Polity by Rob Salmond

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Polity: Unity, success: Chicken, egg?

112 Responses

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  • BenWilson, in reply to Pharmachick,

    But it sounds like he picked himself up and kept going.

    That wasn't really the point I was trying to make. It was more that he followed the path so often lauded as this great thing by firm believers in capitalism, to take risks in investments. He had bad luck, and it's going to hang over him for a very long time. It puts him under considerable strain even now, contributes to marital issues and his reluctance to return to NZ with it's lower incomes. The other party to the investment, the bank, has, and will continue to have, healthy returns from it for the entire time.

    Auckland • Since Nov 2006 • 10641 posts Report Reply

  • BenWilson, in reply to Joe Wylie,

    One small point – to the best of my recollection, Government policy up until the early 70s restricted banks to making loans only for new housing.

    Yup. But there were workarounds. Banks aren't the only ones who can lend money. My folks spoke of some mysterious substance called a "solicitor's loan" that they used to get into their first place, as well as the time honored path of borrowing from their parents.

    Auckland • Since Nov 2006 • 10641 posts Report Reply

  • Pharmachick, in reply to fraser munro,

    Okay Fraser, that was really funny! I laughed. And you're probably right.

    Since Apr 2009 • 35 posts Report Reply

  • Pharmachick, in reply to Moz,

    Sorry for going missing yesterday (work). I think communism is a failed ideology because (1) humans are not perfect enough to all settle for begin equal [so some try to be "more equal than others" H/T Orwell) and (2) I worry that communism doesn't promote excellence in all, but tends towards central distribution (i.e. averageness for all) and that's just not good enough for us as human beings to aspire to - excellence for all (whatever your definition of excellence it).

    Since Apr 2009 • 35 posts Report Reply

  • Pharmachick, in reply to Kumara Republic,

    Thanks for that, I thought the cartoon was directly aimed at me - see my reply to Moz to clarify about "winning" ...not the Charlie Sheen type :-)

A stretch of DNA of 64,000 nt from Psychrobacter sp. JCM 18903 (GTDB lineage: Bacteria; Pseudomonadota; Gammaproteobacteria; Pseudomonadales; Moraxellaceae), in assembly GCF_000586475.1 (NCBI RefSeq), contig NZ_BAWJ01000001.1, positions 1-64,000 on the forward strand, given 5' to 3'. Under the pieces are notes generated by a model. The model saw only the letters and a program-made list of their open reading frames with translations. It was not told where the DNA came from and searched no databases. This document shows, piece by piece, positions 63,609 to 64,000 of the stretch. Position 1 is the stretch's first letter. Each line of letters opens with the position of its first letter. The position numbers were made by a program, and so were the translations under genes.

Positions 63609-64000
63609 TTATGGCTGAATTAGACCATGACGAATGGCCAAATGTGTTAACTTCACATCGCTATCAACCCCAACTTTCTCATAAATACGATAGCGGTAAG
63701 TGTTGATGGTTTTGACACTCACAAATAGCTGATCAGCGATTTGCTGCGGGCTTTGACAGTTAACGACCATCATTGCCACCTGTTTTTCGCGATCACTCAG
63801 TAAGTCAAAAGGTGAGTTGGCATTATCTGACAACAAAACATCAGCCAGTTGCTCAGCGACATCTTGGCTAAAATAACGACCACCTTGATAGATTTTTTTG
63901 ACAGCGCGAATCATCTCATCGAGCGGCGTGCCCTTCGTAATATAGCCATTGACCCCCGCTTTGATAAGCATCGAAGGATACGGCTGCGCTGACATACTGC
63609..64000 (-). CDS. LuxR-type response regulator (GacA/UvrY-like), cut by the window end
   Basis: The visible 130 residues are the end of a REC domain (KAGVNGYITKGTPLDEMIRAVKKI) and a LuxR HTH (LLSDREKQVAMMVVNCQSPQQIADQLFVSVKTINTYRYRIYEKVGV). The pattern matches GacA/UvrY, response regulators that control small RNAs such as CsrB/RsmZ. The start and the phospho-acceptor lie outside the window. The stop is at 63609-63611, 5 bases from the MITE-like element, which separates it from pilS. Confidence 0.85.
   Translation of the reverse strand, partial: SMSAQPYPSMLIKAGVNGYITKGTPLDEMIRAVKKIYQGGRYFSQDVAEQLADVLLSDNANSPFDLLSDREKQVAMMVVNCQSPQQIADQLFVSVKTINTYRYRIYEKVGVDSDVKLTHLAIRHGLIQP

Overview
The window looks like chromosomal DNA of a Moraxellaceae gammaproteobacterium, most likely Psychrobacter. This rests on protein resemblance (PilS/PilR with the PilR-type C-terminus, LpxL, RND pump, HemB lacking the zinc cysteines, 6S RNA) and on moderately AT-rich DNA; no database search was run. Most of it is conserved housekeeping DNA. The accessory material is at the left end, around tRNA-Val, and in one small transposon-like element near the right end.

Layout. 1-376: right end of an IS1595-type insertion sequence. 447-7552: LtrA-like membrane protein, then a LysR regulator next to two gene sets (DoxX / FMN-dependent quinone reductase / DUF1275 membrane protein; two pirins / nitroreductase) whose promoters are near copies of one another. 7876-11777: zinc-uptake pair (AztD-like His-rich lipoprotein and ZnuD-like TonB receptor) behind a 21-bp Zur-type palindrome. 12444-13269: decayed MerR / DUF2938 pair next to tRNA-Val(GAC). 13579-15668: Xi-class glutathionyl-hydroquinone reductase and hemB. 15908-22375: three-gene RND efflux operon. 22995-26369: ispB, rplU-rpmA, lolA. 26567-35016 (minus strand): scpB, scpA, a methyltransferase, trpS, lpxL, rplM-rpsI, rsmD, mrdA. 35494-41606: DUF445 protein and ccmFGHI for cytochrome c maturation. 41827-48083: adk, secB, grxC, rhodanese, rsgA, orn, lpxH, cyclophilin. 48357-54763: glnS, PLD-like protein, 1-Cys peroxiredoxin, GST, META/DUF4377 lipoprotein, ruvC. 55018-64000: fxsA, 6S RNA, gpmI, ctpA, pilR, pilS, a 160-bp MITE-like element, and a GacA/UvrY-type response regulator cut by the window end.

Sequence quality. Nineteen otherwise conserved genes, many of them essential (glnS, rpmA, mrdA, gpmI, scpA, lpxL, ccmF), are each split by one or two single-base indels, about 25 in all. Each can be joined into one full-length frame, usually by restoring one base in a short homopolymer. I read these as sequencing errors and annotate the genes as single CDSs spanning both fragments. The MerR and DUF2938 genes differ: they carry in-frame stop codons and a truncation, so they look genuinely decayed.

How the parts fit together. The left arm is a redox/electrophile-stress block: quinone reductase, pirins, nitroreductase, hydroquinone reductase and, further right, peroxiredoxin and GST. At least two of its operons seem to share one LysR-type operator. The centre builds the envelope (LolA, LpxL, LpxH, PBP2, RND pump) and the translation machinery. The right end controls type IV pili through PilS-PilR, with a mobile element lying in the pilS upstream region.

Since Apr 2009 • 35 posts Report Reply

  • Rich of Observationz,

    a “solicitor’s loan”

    Where a solicitor arranged for their cash-rich clients to lend money to ones that needed a mortgage, in essence acting as a more-or-less unregulated bank.

    This then morphed into finance companies, which then collapsed. Because you don't need regulation by the government, oh no sir.

    For the latest iteration of this form of stupid, see peer-peer lending.

    Back in Wellington • Since Nov 2006 • 5550 posts Report Reply

  • Danielle, in reply to Pharmachick,

    But how is making sure all people in a society have access to warm homes and affordable food suddenly "communism"? No one in this thread was advocating abolishing private property.

    Charo World. Cuchi-cuchi!… • Since Nov 2006 • 3828 posts Report Reply

  • Sacha, in reply to Danielle,

    making sure all people in a society have access to warm homes and affordable food

    sounds excellent to me

    Ak • Since May 2008 • 19688 posts Report Reply

  • Pharmachick, in reply to Danielle,

    I simply don't believe that welfare recipients have a right to the same standard of living as people that work for their living.

    Since Apr 2009 • 35 posts Report Reply

  • keeaa, in reply to Pharmachick,

    So you believe that if you lose your job and can't find another one for some time, or if you get too sick to work for a long period, the health and welfare of you and your children should suffer?

    And don't tell me you have provided for just such an eventuality - in this hypothetical (for you) scenario, you haven't been earning enough to do so.

    Since Nov 2014 • 19 posts Report Reply

  • Danielle, in reply to Pharmachick,

    Again: no one's arguing that they're gonna get a weekly cleaner to do their bathrooms and twice-yearly beachside holidays in Rarotonga. We're talking about not getting rheumatic fever and not feeling like every week it's a choice between bread and milk and the electricity bill. Do you really think "welfare recipients" are kicking living standard ass, right now?

    ETA: and of course looking after kids IS work.

    Charo World. Cuchi-cuchi!… • Since Nov 2006 • 3828 posts Report Reply

  • Paul Williams,

    And then party leadership has carried on talking about things like, well, housing and the future of work and the like.

    Point well made Deborah. I had noticed, and entirely support, the close attention to the future of work and also the debate on housing. I guess my lens on NZ politics is a little narrow, however, as I saw as much from Quin as I did on these other more significant matters.

    Sydney • Since Nov 2006 • 2273 posts Report Reply

  • Paul Williams, in reply to Sacha,

    name the back office Labour peeps who are bastions of competence. Go on.